Learning from past mistakes in Haiti. January 11, 2013 Nelson rosales, The Record.com
original article here
Haiti is back in the news. The third anniversary of the Jan. 12, 2010 earthquake that killed an estimated 300,000 is a natural time to take stock.
Julian Fantino, Canada’s Minister for International Co-operation, for one expressed disappointment with the progress of reconstruction during a recent visit to Haiti. Indignant, he also announced Canada will freeze new aid until officials complete a review of current assistance approaches.
Even Hockey Night in Canada commentator Don Cherry weighed in this week, asking his nearly 118,000 Twitter followers, “Are we nuts?” — the implication being that Canada is wasting taxpayers’ money in Haiti. Both Fantino and Cherry are right to be outraged, but for the wrong reasons.
Recovery from the disaster in Haiti has, by any measure, been slow. The hundreds of thousands of earthquake victims who continue to live in dangerous tent cities, lacking proper access to water and toilets, should anger us all. Widespread misery persists largely unabated despite the more than $6 billion in aid disbursed over 2010—2011 by international donors. When images of the earthquake hit the news in 2010, Canadians and others responded with a massive outpouring of good will and money. So what went wrong?
Put simply, Haitians have been excluded from decision making. A study by the Center for Global Development in the U.S. found the Haitian government received less than one per cent of the aid flowing into the country. Local civil society groups and businesses have likewise been left out.
Foreign governments — including Canada — and international aid agencies have largely taken over, setting the agenda, priorities and pace of reconstruction work. Often this has put well-meaning outsiders with little experience of working in Haiti in decision-making positions, to disastrous results.
A first-hand example: the last time I visited Haiti, I was shocked to see an abandoned housing project. When I asked how this could be, given the urgent and massive need for shelter, I learned that the project had been built with such poor materials that they began to deteriorate after the first rainy season. They were also constructed in the middle of distant arid plains with no access to proper water and sanitation services, or to transportation, farm land or jobs.
The same pattern holds true at a national level. The same Center for Global Development study found that donor country governments have spent five times the amount requested by Haiti on transportation, while devoting less than 20 per cent of the amount requested in strengthening democratic structures.
An important byproduct of this pattern of exclusion of local people has been to further weaken the Haitian state. This in turn undermined the possibility of an ordered and co-ordinated plan of action for reconstruction. Strengthening local capacities, democracy and long-term sustainability should have been top priorities not afterthoughts.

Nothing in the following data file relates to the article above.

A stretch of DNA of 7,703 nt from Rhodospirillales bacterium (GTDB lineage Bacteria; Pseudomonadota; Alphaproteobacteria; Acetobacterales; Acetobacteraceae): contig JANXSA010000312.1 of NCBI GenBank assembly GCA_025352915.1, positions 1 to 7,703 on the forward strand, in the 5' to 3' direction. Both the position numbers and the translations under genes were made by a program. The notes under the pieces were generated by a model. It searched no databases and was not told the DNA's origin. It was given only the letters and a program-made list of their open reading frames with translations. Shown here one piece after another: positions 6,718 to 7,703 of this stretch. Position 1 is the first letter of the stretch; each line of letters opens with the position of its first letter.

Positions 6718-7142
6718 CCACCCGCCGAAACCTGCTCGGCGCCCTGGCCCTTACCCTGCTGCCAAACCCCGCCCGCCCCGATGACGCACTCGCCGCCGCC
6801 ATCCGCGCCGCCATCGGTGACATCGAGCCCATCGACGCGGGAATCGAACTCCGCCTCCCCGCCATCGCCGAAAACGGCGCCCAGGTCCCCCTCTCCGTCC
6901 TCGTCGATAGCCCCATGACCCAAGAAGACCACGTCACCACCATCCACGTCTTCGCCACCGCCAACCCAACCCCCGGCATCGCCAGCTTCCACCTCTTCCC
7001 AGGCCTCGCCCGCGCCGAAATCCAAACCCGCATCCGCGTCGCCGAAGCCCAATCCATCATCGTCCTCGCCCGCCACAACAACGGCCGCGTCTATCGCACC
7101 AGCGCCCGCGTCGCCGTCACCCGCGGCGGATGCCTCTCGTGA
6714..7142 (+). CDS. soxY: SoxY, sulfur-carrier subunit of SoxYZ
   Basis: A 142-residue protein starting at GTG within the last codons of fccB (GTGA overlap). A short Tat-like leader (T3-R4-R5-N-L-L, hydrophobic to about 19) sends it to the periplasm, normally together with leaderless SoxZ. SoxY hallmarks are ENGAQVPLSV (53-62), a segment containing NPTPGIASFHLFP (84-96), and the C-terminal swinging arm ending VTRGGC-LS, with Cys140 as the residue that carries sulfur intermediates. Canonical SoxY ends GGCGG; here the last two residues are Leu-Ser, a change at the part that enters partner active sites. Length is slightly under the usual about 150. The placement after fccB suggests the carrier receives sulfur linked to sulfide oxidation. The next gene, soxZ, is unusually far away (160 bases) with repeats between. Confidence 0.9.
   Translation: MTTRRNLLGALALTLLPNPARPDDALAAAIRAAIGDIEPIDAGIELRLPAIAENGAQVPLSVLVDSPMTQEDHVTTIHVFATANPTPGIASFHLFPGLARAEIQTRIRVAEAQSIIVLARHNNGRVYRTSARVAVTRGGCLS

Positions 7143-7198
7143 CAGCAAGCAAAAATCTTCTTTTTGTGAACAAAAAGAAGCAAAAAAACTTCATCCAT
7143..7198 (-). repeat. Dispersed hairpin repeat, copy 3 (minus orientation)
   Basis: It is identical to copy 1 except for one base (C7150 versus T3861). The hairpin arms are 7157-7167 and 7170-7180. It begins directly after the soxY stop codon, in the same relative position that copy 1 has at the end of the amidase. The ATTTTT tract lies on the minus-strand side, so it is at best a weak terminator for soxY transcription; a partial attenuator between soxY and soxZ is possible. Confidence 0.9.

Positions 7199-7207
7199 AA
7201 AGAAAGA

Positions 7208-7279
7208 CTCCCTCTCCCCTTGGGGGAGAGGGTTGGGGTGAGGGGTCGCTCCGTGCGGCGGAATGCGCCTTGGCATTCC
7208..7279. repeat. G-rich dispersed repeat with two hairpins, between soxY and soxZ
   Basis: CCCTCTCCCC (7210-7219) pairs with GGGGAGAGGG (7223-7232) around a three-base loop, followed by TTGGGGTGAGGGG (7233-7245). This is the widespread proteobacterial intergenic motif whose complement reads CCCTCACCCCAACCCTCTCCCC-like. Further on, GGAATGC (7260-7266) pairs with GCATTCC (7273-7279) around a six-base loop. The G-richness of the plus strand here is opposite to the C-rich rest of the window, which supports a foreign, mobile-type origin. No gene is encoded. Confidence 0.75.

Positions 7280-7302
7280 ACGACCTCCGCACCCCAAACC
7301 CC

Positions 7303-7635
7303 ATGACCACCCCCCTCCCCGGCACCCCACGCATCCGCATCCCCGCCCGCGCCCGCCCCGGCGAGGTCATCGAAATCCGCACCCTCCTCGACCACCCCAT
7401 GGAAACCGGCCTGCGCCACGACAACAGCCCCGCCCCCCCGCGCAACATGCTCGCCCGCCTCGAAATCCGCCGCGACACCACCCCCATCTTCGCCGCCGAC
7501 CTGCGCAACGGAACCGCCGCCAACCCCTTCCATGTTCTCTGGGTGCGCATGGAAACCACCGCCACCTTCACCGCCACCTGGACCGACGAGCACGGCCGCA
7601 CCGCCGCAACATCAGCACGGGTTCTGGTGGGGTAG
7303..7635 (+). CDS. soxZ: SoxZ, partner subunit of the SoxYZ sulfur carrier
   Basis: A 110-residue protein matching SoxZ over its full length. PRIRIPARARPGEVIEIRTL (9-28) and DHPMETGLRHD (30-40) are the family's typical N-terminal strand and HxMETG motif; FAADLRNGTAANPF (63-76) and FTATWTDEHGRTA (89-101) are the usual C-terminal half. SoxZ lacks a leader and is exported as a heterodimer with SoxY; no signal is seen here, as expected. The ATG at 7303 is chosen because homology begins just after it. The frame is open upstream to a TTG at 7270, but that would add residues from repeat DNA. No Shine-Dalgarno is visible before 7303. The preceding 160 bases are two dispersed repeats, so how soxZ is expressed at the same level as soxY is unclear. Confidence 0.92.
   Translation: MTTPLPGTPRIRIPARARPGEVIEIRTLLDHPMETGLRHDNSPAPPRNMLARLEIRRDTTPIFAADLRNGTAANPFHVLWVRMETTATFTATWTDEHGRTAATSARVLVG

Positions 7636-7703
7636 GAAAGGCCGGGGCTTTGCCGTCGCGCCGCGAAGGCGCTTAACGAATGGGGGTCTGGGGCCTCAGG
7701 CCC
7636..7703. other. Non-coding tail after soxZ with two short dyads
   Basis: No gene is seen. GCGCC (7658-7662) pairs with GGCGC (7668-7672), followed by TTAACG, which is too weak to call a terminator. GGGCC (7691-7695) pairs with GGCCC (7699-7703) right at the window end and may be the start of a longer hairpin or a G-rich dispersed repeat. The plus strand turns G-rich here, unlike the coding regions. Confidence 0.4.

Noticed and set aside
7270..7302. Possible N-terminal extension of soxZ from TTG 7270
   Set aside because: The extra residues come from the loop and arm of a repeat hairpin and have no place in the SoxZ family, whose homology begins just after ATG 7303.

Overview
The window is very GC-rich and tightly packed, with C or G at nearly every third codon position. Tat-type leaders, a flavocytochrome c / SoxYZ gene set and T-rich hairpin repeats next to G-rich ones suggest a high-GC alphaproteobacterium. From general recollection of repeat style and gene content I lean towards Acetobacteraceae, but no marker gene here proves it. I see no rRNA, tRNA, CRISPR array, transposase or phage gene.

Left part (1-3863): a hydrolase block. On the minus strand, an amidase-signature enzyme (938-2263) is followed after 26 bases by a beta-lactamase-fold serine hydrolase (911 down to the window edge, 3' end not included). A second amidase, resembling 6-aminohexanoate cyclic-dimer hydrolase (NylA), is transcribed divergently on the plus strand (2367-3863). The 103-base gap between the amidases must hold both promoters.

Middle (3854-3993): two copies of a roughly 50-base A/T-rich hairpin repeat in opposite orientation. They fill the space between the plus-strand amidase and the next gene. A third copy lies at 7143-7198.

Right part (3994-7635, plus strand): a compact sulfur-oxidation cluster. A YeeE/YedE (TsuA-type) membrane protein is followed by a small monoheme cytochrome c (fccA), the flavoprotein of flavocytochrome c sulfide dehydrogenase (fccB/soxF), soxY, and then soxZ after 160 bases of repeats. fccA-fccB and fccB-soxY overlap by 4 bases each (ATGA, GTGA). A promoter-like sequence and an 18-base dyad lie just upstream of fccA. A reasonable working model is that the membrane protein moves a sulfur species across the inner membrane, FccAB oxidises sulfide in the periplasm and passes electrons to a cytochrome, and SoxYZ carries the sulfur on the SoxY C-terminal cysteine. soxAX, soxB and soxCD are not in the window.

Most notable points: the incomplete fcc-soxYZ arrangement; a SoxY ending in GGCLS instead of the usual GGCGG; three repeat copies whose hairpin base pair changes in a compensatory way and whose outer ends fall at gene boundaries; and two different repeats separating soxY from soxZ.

All this does not to deny that homegrown problems exist in Haiti. But to what extent can we hold the Haitian government and people responsible for lack of progress when governments like ours and aid agencies have largely sidestepped them?
To be fair, the magnitude and complexity of the reconstruction work was bound to make all efforts at reconstruction slow and difficult. Donors were also burdened with a history of paternalistic approaches that have backfired. Former U.S, president Bill Clinton, for instance, has famously apologized for forcing Haiti to import American rice. Intended as food aid, the rice bankrupted Haitian farmers who couldn’t compete with subsidized, industrially produced grain.
It was never going to be easy to break with this history. Betsy Wall, director of the Canadian charitable organization Foundation for International Development Assistance and a partner of my organization, World Accord, calls Haiti “the graveyard of good intentions.”
Amid all this, the view of Haitians, the people most affected by these questions, is often forgotten. Most Haitians are reportedly tired of aid that deepens dependency, and robs them of dignity. Many people I spoke to are by now resentful of foreign officials, religious missionaries and occupying security forces. They want change.
So what should we do?
Certainly not walk away, as Don Cherry glibly suggests. Human decency and our own role in creating the problem dictate that we must act. First, our government must abandon the arrogant “we know best” approaches of the past. As citizens we can call for this. As donors, we can also demand that the charities we channel our money through ensure real local control over their projects.
Haitians don’t want charity. They want work and dignity, like all of us. Let’s hope that Fantino’s call for a new approach helps him and us move beyond superficial fixes, so we can learn from our past mistakes.
Nelson Rosales works for World Accord, an international development agency based in Waterloo Region for the last 30 years.